Telling a friend you’re paying him back for “ISIS beer funds!!!” is not a particularly good joke. I knew this as I was typing it at 2 a.m. on a Sunday. What I did not know is that it’s an even worse joke on Venmo because the federal government will detain your $42.
Almost immediately after I hit send, Venmo — you know, the app that allows people to send money to each other via their phones — blasted an email into my inbox because the company wanted to “better understand a recent payment.” Specifically, it wanted to know:
On 02/21/16, you sent a payment for the amount of $42.00 for, “ISIS beer funds!!!” We’re trying to understand:
your reference to “ISIS.”
the purpose of this payment, including a detailed explanation of what you intended to pay for and the establishment/location, if applicable.
Stuck between explaining a dumb memo line or trying to minimize the reference to a brutal terrorist organization, I tried to play it off as a misunderstanding.
The note, in full, read ‘ISIS beer funds!!!’ when more accurately it could be described as ‘it is beer funds!!!’ The $42 was payment to a dear friend for two pitchers of Samuel Adams Boston Lager, minus his serving plus tip to the waitress, at the Slaughtered Lamb Pub (a much friendlier establishment than the name would suggest!) in a somewhat “hip” part of New York City’s West Village. Thank you for your query, and if you have any further questions, it is possible to reach me at this email address.
Venmo wasn’t buying. “Unfortunately,” wrote someone who signed the email as Heather, “due to OFAC regulations, we are not allowed to give the funds back to you or issue a refund.”
Because I don’t regularly bump into terrorists or sicarios at Whole Foods, I had no clue what an OFAC was. As it goes, the Treasury Department’s Office of Foreign Assets Control is a decades-old institution, quietly working to keep money out of the hands of America’s enemies. In 1962, the Division of Foreign Assets Control — which President Harry Truman had used to block transfers destined for North Korea and China — metamorphosed into OFAC, an association that now has to deal with tipsy hipsters grasping at wit.
It turns out — shockingly — this isn’t the first time someone’s Venmo transaction was cut off at the knees with a reference to subjects that are a matter of national security. Venmo won’t explicitly say what words will trigger blockage, Gawker pointed out in October. But you can get a sense from OFAC’s sanction lists, which are comprised of chunks of text that look like:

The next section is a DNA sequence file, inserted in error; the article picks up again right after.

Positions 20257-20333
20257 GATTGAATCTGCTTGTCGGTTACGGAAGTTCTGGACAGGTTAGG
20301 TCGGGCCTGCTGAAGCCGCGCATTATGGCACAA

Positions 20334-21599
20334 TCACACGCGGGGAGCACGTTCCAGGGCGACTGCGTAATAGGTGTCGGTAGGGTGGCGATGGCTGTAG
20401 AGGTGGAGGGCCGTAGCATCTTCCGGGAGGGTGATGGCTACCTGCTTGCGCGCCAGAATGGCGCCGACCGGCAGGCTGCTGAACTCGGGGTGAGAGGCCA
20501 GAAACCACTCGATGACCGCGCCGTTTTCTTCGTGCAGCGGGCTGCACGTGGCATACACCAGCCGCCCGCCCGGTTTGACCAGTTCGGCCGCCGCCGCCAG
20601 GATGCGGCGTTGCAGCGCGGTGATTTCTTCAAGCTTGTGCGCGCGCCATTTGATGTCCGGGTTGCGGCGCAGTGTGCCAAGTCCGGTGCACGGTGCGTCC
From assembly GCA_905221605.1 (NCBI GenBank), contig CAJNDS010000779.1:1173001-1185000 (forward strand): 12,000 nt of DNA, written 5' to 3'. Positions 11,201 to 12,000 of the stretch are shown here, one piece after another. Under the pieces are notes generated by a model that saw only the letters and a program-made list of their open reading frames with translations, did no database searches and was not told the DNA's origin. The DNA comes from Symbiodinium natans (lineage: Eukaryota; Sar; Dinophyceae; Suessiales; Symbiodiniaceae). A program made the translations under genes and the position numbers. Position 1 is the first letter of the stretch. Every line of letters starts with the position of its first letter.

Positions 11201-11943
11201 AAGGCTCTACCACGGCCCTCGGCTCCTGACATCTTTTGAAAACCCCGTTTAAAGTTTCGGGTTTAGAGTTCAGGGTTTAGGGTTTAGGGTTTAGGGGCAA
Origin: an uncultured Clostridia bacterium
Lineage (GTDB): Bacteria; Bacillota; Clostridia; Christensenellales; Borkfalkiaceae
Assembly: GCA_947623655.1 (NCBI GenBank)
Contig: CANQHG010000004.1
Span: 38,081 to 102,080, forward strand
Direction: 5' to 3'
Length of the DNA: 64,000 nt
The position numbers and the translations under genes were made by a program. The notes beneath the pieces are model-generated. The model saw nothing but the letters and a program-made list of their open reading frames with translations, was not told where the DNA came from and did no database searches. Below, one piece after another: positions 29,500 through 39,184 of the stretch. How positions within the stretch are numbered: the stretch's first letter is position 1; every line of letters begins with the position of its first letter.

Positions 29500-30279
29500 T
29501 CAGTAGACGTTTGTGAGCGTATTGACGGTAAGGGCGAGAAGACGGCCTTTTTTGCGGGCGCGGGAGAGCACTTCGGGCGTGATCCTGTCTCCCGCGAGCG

AD-DAWLA AL-ISLAMIYYA FI AL-‘IRAQ WA-SH-SHAM (a.k.a. AL-FURQAN ESTABLISHMENT FOR MEDIA PRODUCTION; a.k.a. AL-QAIDA GROUP OF JIHAD IN IRAQ; a.k.a. AL-QAIDA GROUP OF JIHAD IN THE LAND OF THE TWO RIVERS; a.k.a. AL-QAIDA IN IRAQ; a.k.a. AL-QAIDA IN MESOPOTAMIA; a.k.a. AL-QAIDA IN THE LAND OF THE TWO RIVERS; a.k.a. AL-QAIDA OF JIHAD IN IRAQ; a.k.a. AL-QAIDA OF JIHAD ORGANIZATION IN THE LAND OF THE TWO RIVERS; a.k.a. AL-QAIDA OF THE JIHAD IN THE LAND OF THE TWO RIVERS; a.k.a. AL-TAWHID; a.k.a. AL-ZARQAWI NETWORK; a.k.a. DAESH; a.k.a. DAWLA AL ISLAMIYA; a.k.a. ISIL; a.k.a. ISIS; a.k.a. ISLAMIC STATE; a.k.a. ISLAMIC STATE OF IRAQ; a.k.a. ISLAMIC STATE OF IRAQ AND AL-SHAM; a.k.a. ISLAMIC STATE OF IRAQ AND SYRIA; a.k.a. ISLAMIC STATE OF IRAQ AND THE LEVANT; a.k.a. JAM’AT AL TAWHID WA’AL-JIHAD; a.k.a. TANZEEM QA’IDAT AL JIHAD/BILAD AL RAAFIDAINI; a.k.a. TANZIM QA’IDAT AL-JIHAD FI BILAD AL-RAFIDAYN; a.k.a. THE MONOTHEISM AND JIHAD GROUP; a.k.a. THE ORGANIZATION BASE OF JIHAD/COUNTRY OF THE TWO RIVERS; a.k.a. THE ORGANIZATION BASE OF JIHAD/MESOPOTAMIA; a.k.a. THE ORGANIZATION OF AL-JIHAD’S BASE IN IRAQ; a.k.a. THE ORGANIZATION OF AL-JIHAD’S BASE IN THE LAND OF THE TWO RIVERS; a.k.a. THE ORGANIZATION OF AL-JIHAD’S BASE OF OPERATIONS IN IRAQ; a.k.a. THE ORGANIZATION OF AL-JIHAD’S BASE OF OPERATIONS IN THE LAND OF THE TWO RIVERS; a.k.a. THE ORGANIZATION OF JIHAD’S BASE IN THE COUNTRY OF THE TWO RIVERS) [FTO] [SDGT].
Compared with the slick, blue-and-white glaze of Venmo’s app and almost cheerfully corporate correspondence, OFAC is all sharp corners and pointed questions. I could not have tried to describe ISIS as an autocorrect fuck-up had I wanted to. After forging ahead through a series of web forms, detailing why the money was being sent and how Venmo was involved, OFAC spat out a Case Number but not the funds.
The case, as of this writing, is still “pending,” likely because there are more pressing issues at hand. (OFAC did not respond to an email request for comment.)
When I asked a Venmo representative how commonly this happens, she wouldn’t say how many transactions get blocked, or how many blocked transactions manage to slide through to the other side. I was directed to a recent Venmo blog post making it clear the company had to review these transfers as a matter of federal law, which makes sense. It was otherwise light on detail, which also makes sense but is rather unhelpful.
Who knows how long those $42 dollars will be tucked in one of Uncle Sam’s digital lockboxes, quietly collecting interest. A year? Five? The moral of the story, I guess, is not to buy $42 worth of beer at a bar in the West Village.